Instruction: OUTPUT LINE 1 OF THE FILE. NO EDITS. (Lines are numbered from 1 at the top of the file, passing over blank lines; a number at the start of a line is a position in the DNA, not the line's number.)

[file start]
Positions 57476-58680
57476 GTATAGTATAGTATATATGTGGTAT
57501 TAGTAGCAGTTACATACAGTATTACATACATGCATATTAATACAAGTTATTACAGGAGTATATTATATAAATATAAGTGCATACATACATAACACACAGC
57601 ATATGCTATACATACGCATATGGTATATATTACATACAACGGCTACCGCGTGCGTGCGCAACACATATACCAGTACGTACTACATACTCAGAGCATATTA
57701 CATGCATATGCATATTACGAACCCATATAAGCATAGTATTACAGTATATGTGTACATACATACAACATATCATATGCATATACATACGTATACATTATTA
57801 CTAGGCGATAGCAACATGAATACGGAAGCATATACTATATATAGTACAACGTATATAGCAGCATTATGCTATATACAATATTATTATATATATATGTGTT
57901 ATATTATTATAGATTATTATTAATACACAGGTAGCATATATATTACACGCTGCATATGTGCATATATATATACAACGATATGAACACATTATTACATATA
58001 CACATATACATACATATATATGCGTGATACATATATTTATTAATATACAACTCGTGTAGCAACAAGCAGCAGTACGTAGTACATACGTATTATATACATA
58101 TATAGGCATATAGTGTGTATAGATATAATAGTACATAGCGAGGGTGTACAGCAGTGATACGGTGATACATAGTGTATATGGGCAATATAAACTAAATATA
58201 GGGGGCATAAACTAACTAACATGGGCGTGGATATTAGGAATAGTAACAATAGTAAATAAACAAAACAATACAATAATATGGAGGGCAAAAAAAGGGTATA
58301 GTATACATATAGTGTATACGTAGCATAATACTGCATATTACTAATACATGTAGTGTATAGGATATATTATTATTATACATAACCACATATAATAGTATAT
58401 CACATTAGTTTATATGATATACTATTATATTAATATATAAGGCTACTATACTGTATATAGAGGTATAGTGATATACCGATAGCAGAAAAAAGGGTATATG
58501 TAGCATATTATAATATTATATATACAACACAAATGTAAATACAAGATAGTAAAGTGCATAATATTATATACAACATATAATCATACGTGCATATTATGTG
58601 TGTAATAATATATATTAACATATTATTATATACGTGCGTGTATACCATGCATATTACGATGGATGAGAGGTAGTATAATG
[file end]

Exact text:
Positions 57476-58680